A Film a Week - Driveways

previously published on Asian Movie Pulse
Sometimes, a film manages to be big by actually being small and quiet. Concentrated in a small circle of family and neighbours and centred around the mundane task of cleaning a dead relative's home and refurbishing it for sale, Andrew Ahn's sophomore feature "Driveways" speaks volumes about life, death, growing up and the contemporary America. The film premiered at last year's edition of Berlinale before going on a predominantly American festival tour. Since last month, it is available on VOD.

Kathy (Hong Chau, a prolific TV actress who was also glimpsed in Alexandre Payne's "Downsizing" and Paul Thomas Anderson's "Inherent Vice" on the big screen) is a single mother of Cody (Lucas Jaye in a breakthrough role) and two of them arrive to an unnamed upsate New York town to clear out the house of her late sister Kelly. The sisters were estranged for a great part of their lives, Kelly is a decade or so older, and Kathy is simply the only living relative who can inherit the house. The trouble is, however, that Kelly was a bit of a hoarder, which makes the house uninhabitable for the time being.

Cody is an introverted, sensitive 8-year old boy who might or might not be gay and who basically has no friends and feels no urge to have them. Until one day, when he meets the next-door neighbour, a Korean War veteran Dell (the legendary Brian Dennehy) and the two forge an unlikely friendship. Dell is a widower and also a bit of a loner for whom a bingo night at the local VFW is a synonym for fun socializing. For the two of them, one summer that might "change everything" is an opportunity to learn a thing or two about life.

Death looms over the characters of "Driveways". For Cathy, it is something that she has to deal with, like everything else in her life is more or less something to be dealt with and the time for her to re-evaluate her own life is scarce. For Cody, it is his first encounter with such a thing and his feelings about it are diffuse since he never knew his aunt who was a bit of the mystery for everyone around her. For Dell, however, death is something that exists both in his recent and more distant and more traumatic past, but also something he has to prepare for in the future, so that actually has his never-ending present with microwaved TV-dinners and trips down the memory lane to live in.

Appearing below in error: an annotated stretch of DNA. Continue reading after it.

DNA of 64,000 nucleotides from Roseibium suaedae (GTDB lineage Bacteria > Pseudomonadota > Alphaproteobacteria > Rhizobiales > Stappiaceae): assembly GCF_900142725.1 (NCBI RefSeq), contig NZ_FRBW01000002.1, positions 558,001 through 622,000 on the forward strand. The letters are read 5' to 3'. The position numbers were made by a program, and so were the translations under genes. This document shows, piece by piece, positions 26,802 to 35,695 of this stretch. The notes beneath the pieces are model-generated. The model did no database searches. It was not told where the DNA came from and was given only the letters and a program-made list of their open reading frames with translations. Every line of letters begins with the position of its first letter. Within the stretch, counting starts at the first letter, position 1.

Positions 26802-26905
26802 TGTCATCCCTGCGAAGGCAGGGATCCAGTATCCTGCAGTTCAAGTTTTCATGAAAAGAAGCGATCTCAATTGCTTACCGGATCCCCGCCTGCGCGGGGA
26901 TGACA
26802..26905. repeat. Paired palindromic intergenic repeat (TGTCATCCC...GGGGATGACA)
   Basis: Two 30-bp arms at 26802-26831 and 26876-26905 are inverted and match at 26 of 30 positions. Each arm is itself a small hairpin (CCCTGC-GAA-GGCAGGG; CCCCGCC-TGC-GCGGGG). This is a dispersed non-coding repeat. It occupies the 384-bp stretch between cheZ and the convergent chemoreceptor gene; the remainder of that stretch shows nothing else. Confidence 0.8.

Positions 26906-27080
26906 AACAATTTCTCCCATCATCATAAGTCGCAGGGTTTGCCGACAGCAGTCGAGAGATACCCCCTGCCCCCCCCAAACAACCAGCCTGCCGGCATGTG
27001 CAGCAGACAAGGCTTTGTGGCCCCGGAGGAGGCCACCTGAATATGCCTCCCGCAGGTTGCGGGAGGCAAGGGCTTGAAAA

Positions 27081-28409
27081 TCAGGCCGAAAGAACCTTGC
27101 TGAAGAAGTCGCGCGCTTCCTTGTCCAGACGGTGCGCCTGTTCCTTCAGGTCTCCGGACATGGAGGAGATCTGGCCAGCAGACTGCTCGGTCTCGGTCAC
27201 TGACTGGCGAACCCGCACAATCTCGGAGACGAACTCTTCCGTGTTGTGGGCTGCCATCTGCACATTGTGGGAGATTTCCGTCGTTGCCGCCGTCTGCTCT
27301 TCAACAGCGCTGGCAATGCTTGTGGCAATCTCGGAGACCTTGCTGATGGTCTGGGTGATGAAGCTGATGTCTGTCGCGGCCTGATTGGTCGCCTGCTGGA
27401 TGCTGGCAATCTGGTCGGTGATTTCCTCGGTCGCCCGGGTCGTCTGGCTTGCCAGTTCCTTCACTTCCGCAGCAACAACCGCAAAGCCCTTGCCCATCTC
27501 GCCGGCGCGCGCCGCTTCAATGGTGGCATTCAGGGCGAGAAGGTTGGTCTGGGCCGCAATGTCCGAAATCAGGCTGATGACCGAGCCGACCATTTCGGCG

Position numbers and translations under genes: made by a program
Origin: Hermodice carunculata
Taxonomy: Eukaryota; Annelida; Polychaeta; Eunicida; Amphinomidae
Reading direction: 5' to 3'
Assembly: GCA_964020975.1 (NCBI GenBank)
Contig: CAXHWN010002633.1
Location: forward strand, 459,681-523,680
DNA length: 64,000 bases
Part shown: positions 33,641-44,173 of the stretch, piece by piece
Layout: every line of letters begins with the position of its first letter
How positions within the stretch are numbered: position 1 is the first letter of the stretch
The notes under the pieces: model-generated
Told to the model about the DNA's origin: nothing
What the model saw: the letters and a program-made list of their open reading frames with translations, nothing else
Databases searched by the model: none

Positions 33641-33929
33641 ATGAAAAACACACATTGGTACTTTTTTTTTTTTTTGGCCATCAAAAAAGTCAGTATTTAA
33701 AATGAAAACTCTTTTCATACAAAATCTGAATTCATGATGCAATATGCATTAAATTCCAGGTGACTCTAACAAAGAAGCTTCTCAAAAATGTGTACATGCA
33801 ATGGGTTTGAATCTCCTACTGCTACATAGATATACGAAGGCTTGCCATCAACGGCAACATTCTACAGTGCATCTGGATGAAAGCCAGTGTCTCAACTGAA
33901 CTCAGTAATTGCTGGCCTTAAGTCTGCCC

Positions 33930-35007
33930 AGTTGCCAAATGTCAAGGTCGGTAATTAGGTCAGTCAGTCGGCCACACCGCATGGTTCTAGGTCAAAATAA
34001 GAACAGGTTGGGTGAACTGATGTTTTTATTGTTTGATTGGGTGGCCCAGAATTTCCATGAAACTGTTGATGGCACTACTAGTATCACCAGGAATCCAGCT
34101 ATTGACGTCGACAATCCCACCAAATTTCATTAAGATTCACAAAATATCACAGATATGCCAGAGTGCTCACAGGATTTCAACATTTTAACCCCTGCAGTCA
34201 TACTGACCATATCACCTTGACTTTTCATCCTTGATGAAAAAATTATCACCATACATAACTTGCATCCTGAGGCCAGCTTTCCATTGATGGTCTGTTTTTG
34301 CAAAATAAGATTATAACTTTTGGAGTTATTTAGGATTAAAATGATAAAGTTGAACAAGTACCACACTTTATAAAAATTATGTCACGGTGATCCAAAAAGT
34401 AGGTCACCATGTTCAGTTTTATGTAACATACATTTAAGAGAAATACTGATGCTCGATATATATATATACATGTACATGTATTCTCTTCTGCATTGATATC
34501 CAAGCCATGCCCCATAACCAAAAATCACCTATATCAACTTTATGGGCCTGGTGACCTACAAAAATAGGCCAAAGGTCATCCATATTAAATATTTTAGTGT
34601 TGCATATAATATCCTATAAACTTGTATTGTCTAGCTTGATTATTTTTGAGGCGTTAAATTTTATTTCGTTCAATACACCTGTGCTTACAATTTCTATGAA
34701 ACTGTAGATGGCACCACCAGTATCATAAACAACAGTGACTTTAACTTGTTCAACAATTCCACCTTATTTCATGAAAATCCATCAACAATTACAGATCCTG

On the other hand, it is strange how the characters are so lively. Kathy is a combination of a wear that the daily grind leaves on her and protective maternal instincts. Cody is not just a crystal prism that reflects the light from others, but a smart boy who wants to find his own way in life, while Dell is the embodiment of the common decency that seems forgotten nowadays. For that purpose, the late Brian Dennehy had to play against his usual screen type (consisting of usually memorable villains) in his last role and to get closer to the work he did on stage.

But it is not just them: an estate agent proves to be a proper friend, the Mexican kids from the neighbourhood are nice and friendly and a casually racist woman (Christine Ebersole, a priceless scene-stealer) who also lives nearby and her two wrestling-obsessed kids are quite the characters. Through them and their stories, marvellously detailed in Hannah Bos' and Paul Thureen's script, rather than through the action to speak of, Ahn paints the picture of the contemporary Americana.

Coming of age and learning about life is the standard for Ahn's poetics, as the Korean-American director had already demonstrated in his feature debut "Spa Night" (2016) in which his protagonist examines his sexuality when he enters the inner world of a gay sauna he works at. Ahn's gentleness in the directorial approach is even more highlighted in "Driveways". The camerawork by Kim Ki-jin is evocative, Jay Wadley's piano score suits the film well and the meditative pace thanks to Katie Mcquerrey's editing really works. Ahn stays in control over the technical aspects of the film and directs the actors to perfection, making "Driveways" a brilliant, life-like little indie.

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